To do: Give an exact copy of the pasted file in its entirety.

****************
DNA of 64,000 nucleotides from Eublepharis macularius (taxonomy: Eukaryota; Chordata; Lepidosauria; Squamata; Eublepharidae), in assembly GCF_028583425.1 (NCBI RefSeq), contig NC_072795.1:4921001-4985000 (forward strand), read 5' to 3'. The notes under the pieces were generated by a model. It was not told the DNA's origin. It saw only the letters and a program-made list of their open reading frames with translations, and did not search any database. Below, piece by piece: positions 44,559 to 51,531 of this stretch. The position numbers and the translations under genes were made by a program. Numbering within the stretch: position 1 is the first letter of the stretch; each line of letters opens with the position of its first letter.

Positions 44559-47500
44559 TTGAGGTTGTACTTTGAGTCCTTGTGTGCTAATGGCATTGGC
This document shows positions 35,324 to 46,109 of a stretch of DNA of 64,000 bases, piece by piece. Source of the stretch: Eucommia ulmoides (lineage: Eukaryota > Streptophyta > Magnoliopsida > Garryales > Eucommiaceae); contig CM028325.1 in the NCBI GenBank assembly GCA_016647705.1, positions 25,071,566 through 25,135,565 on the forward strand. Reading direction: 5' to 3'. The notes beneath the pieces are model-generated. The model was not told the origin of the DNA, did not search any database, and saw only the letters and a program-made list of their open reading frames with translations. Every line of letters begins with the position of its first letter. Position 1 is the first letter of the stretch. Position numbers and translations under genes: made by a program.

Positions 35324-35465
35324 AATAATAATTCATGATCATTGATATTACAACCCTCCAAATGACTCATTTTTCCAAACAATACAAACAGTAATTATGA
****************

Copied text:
DNA of 64,000 nucleotides from Eublepharis macularius (taxonomy: Eukaryota; Chordata; Lepidosauria; Squamata; Eublepharidae), in assembly GCF_028583425.1 (NCBI RefSeq), contig NC_072795.1:4921001-4985000 (forward strand), read 5' to 3'. The notes under the pieces were generated by a model. It was not told the DNA's origin. It saw only the letters and a program-made list of their open reading frames with translations, and did not search any database. Below, piece by piece: positions 44,559 to 51,531 of this stretch. The position numbers and the translations under genes were made by a program. Numbering within the stretch: position 1 is the first letter of the stretch; each line of letters opens with the position of its first letter.

Positions 44559-47500
44559 TTGAGGTTGTACTTTGAGTCCTTGTGTGCTAATGGCATTGGC
This document shows positions 35,324 to 46,109 of a stretch of DNA of 64,000 bases, piece by piece. Source of the stretch: Eucommia ulmoides (lineage: Eukaryota > Streptophyta > Magnoliopsida > Garryales > Eucommiaceae); contig CM028325.1 in the NCBI GenBank assembly GCA_016647705.1, positions 25,071,566 through 25,135,565 on the forward strand. Reading direction: 5' to 3'. The notes beneath the pieces are model-generated. The model was not told the origin of the DNA, did not search any database, and saw only the letters and a program-made list of their open reading frames with translations. Every line of letters begins with the position of its first letter. Position 1 is the first letter of the stretch. Position numbers and translations under genes: made by a program.

Positions 35324-35465
35324 AATAATAATTCATGATCATTGATATTACAACCCTCCAAATGACTCATTTTTCCAAACAATACAAACAGTAATTATGA